Three fitness trends that help burn away holiday bulges

Kyla Smith
The Detroit News

With remnants of holiday indulgence lingering in the form of an expanded waistline, more people are turning to unconventional exercise routines to help incinerate last year’s unwanted pounds.

In order to stay safe and healthy for the New Year, people are turning to several new workout programs. Here are the advantages and disadvantages of three trendy exercise plans:


CrossFit is the biggest exercise regimen to surface since Billy Blanks introduced the world to Tae-Bo and rapid fire kicks in 1999. Although CrossFit has been around since 1996, it didn’t start gaining popularity until 2011.

For those who crave intense exercise, the high-intensity workout fuses weightlifting, cardio and gymnastics to create a unique “Workout of the Day” (WOD) to help build strength, flexibility and stamina while torching calories.

No two workouts are alike, as they can include anything from sprints, squats, burpbees, pull-ups or box jumps.

For individuals who are beginners or fitness warriors, Jarrod Bell, owner of CrossFit BMW: Benchmark Workouts in Midtown sees this exercise program as more than just getting healthy.

“CrossFit is effective to getting into shape because it’s for all sizes and all people,” Bell said. “Whatever your goal is, we support each other. It’s a sense of family and community. We are accountable for one another.”

In order for the program to be effective, Bell recommends four days of training with a rest day after the third day.

“You have to have discipline with CrossFit or with any exercise that you do. It’s about losing weight, gaining muscle and having that confidence in yourself,” Bell said.

Despite being a popular workout that can result in a decrease in body fat, Raymond Taylor, a personal trainer for over 18 years and owner of Fitness Unlimited in Southfield, suggests that anyone new to exercise should avoid the high-intensity workout.

“I don’t believe this program is best suited for a novice ... seeing that it comprises of complex and multiple compound movements,” said Taylor, who trains his clients in-home. “CrossFit can put a newcomer in a very dangerous situation that far outweighs the benefits of such an exercise program.”

In the 10-plus years that Bell has trained, no one has been hurt or injured at his studio. To ensure safety and to assess if CrossFit meets the desired fitness needs, BMW offers a free trial class and one-on-one instruction.

“Everyone is required to take the “Introduction Fundamentals Course” at my gym,” Bell said. “You have to learn the movements, proper training and protocol before you start CrossFit. Going through all of the basics prevents injury.”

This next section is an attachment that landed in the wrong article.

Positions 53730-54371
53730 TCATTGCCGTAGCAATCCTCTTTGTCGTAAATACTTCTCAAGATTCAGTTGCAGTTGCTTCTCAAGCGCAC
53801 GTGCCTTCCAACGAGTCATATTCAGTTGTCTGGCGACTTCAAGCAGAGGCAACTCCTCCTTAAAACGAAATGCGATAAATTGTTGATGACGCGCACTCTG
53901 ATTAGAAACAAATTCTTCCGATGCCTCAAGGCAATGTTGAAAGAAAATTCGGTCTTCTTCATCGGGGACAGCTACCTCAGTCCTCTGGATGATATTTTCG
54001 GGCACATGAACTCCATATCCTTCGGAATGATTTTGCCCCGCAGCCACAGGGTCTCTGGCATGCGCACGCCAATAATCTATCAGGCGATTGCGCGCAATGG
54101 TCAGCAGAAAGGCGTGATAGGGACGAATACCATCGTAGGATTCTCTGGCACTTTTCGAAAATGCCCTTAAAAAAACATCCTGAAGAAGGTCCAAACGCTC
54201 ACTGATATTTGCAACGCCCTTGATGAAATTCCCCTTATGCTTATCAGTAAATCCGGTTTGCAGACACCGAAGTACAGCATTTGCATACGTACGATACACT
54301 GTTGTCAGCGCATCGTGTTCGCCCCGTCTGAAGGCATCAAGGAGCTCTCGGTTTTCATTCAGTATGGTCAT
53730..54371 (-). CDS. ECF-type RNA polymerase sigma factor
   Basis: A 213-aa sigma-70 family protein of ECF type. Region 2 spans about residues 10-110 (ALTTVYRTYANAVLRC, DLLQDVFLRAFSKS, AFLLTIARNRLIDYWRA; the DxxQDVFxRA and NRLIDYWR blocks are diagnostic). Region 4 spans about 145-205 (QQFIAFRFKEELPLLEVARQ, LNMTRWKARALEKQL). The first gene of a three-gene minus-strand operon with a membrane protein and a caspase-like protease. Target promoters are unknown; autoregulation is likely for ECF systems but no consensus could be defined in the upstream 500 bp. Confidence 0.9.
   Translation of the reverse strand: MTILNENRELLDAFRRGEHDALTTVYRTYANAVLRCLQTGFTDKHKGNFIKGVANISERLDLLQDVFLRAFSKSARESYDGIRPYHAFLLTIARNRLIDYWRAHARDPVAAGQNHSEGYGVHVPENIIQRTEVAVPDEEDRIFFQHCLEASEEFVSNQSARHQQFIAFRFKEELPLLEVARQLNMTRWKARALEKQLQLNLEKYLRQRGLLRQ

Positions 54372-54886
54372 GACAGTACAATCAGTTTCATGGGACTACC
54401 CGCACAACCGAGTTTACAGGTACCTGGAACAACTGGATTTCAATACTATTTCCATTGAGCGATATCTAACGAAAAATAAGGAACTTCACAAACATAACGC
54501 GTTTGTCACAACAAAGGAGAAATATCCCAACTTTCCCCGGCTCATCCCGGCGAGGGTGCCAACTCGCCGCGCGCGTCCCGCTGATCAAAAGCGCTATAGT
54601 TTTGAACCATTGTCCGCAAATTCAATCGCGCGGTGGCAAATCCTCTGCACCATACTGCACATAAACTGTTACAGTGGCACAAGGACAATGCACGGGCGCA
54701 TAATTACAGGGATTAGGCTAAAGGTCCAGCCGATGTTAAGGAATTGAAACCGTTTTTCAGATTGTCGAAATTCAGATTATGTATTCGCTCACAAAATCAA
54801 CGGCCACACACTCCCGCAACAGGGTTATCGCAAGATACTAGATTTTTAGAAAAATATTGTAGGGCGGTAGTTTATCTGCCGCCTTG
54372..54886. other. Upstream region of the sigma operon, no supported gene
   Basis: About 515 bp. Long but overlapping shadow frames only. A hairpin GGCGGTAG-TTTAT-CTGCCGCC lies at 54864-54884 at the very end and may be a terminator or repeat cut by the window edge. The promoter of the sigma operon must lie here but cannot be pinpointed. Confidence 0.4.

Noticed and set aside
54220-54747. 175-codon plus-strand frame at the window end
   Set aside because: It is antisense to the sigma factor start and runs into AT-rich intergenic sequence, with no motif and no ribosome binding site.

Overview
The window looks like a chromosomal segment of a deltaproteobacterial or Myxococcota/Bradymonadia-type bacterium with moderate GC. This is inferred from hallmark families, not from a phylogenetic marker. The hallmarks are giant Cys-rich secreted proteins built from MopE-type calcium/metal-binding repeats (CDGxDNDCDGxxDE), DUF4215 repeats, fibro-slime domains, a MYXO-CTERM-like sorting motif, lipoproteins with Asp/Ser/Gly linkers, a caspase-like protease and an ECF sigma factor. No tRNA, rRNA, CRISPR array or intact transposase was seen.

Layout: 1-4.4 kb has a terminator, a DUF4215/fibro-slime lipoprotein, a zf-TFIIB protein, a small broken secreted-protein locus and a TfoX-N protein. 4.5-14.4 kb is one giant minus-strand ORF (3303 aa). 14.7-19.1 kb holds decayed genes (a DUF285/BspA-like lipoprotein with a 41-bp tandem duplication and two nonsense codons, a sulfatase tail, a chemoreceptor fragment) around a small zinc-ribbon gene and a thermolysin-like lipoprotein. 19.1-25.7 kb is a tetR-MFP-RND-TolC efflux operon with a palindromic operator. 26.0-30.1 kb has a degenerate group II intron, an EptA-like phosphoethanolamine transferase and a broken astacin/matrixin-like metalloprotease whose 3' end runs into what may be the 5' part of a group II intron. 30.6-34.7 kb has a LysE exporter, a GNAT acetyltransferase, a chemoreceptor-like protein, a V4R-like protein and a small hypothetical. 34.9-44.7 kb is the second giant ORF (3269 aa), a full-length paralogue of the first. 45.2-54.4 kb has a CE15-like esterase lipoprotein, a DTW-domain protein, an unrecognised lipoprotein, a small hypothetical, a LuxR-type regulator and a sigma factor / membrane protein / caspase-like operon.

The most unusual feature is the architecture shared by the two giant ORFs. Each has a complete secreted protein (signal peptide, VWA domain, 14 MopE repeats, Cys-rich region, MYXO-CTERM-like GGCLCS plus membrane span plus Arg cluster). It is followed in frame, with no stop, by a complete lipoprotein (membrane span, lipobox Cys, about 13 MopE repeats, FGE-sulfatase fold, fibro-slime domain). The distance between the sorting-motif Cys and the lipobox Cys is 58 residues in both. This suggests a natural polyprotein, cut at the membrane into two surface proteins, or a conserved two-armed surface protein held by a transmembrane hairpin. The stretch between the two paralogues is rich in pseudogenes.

Private gym studios

Without the stress of a large gym atmosphere, more people are ditching their pricy memberships and opting for a swankier workout studio.

Joining a private gym is for anyone who wants variety but is apprehensive about being locked into a contract.

Pulse Fitness of Royal Oak and Detroit offers everything from yoga, Zumba, shadow boxing, CrossFit and boot camp. The classes can be purchased a la carte, month to month or a special package can be created to meet certain health goals. A complimentary fitness assessment and personal training session is offered to all new members.

Scott Genord, former Detroit Lions linebacker and owner of Pulse Fitness, wanted to design a gym that catered to everyone.

“Being a personal trainer, I learned that clients always want more and want something new all of the time,” Genord said. “We have over 20 different classes to choose from and if you keep trying something new, then it will never be the same.”

For exercise enthusiasts who want the familiarity of a workout DVD but want a group setting, Insanity and P90X classes are offered.

“We teach P90X for people that like the HIIT workout (High-intensity interval training), but we change the format to add different varieties and style,” Genord said. “There is little to no injury because most of the class is cardio-based and uses little to no weights.”

Before getting charged up to experiment with different classes at Pulse, one-on-one instruction may be best to start with.